Lake Okeechobee Dike Repair

By Kathy Panko, Environmental Issues Group

 

Lake OkeechobeeLake Okeechobee is the second-largest natural freshwater lake in the continental United States, covering 730 square miles. It was built in the 1930’s using sand, rocks, limestone, clay and peat that came from local dredging.  The federally operated Herbert Hoover Dike that surrounds the lake requires significant reinvestment that commenced in 2001, but yet remains in desperate need of repair.

For the thousands of Floridians who live in the shadow of the 80-year old dike, there is always a fear that the earthen barrier might fail.  If the dike were built today, better material would be used and it would be packed tighter.

The Army Corps of Engineers oversees the Herbert Hoover Dike.  After Hurricane Irma caused a 3.5 foot increase in the lake, the Corps released lake water through canals to the state’s Atlantic and Gulf coasts to keep the levels under control and lessen the chance of failure of the 40-foot-high berm, which winds for 142 miles around the lake.  While there was some seepage and even some flowing water coming through the dike, the water was not carrying material from inside the barrier, which would be a sign of possible weakening.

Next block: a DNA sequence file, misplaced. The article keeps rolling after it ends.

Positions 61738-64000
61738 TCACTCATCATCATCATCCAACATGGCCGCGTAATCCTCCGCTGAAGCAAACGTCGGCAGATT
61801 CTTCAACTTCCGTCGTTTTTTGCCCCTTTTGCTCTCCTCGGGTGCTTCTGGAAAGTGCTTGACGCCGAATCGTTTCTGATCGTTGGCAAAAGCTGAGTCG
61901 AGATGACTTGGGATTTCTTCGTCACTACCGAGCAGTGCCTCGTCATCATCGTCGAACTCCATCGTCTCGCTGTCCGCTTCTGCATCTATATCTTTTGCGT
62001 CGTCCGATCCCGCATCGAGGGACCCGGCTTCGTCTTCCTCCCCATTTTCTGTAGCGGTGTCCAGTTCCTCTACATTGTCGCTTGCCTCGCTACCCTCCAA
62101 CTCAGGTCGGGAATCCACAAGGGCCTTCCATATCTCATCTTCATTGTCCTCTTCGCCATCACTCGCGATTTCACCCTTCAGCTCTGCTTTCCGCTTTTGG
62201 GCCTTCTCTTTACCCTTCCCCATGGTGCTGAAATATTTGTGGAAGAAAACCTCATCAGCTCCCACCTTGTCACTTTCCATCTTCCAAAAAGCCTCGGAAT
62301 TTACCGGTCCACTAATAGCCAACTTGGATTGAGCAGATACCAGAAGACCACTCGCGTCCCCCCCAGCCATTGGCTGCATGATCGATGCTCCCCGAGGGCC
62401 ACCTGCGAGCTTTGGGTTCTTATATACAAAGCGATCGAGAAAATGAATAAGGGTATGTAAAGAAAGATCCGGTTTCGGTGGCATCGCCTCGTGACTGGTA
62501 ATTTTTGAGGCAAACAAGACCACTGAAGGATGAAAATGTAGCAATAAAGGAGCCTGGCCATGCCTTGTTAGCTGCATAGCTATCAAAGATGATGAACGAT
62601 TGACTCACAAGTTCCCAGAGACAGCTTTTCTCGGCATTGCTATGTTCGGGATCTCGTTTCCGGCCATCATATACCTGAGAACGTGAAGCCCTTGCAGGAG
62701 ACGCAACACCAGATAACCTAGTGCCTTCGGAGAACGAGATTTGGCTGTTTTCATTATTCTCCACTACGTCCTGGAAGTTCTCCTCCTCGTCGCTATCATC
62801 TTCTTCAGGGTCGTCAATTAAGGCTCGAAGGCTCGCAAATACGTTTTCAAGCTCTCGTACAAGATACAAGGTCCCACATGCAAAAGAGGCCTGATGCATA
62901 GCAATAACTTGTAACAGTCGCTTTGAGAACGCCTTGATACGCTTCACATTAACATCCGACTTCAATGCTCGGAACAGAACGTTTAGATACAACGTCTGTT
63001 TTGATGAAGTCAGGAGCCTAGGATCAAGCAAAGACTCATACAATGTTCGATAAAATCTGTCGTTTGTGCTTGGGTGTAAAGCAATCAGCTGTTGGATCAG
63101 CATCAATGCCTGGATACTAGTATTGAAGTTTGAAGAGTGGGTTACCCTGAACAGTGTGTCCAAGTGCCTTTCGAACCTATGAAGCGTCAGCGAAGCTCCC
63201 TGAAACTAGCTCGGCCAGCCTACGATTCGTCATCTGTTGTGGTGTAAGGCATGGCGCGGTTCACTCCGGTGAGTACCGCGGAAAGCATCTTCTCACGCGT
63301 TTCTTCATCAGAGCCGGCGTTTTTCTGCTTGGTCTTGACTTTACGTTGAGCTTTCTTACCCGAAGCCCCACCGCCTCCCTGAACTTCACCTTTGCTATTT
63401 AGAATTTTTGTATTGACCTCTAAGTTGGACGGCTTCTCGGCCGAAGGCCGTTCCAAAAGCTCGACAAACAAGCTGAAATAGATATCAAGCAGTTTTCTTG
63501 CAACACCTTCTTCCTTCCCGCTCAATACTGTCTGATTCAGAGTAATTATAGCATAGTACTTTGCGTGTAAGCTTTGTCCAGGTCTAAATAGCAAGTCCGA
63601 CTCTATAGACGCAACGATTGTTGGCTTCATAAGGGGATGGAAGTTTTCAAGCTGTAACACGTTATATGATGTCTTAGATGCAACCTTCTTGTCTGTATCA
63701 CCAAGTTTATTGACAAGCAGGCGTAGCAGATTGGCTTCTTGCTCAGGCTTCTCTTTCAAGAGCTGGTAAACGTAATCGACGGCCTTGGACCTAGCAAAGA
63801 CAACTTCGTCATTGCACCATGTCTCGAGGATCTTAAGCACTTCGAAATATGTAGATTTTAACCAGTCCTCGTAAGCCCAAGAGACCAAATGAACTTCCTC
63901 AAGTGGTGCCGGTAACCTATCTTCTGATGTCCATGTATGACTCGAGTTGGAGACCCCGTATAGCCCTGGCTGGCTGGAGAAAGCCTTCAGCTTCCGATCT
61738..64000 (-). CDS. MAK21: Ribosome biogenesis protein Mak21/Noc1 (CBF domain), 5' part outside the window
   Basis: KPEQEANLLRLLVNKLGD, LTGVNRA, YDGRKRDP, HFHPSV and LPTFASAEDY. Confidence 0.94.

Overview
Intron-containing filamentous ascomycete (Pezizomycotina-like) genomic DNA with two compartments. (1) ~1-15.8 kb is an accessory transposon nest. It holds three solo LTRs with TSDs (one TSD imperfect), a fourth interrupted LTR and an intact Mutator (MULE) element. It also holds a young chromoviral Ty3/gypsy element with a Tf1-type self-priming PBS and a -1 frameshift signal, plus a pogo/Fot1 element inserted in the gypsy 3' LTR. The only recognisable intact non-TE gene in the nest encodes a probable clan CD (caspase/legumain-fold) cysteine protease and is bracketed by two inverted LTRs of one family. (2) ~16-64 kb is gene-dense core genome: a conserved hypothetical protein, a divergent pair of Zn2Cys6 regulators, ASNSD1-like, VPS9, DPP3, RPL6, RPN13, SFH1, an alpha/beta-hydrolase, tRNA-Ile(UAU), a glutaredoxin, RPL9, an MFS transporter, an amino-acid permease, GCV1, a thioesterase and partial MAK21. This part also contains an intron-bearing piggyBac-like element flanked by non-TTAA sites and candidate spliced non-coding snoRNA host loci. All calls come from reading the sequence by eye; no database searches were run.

The Corps is halfway through a $1.9 billion renovation program, which is scheduled for completion in 2025, but Governor Rick Scott has pressed for the project to be completed by 2022.  That would require Congress to approve about $200 million a year from 2019 to 2022.  The federal budget for fiscal year 2018 proposed spending $82 million on dike repairs, up from $68 million approved by Congress in 2017.  Florida put $50 million of state money in this year’s budget.  Both federal and state lawmakers have pledged to prioritize repairs to the dike and protect Florida families and the environment for future generations.

 

Sources:

Palm Beach Post     10/06/17, 10/20/17, 10/28/2017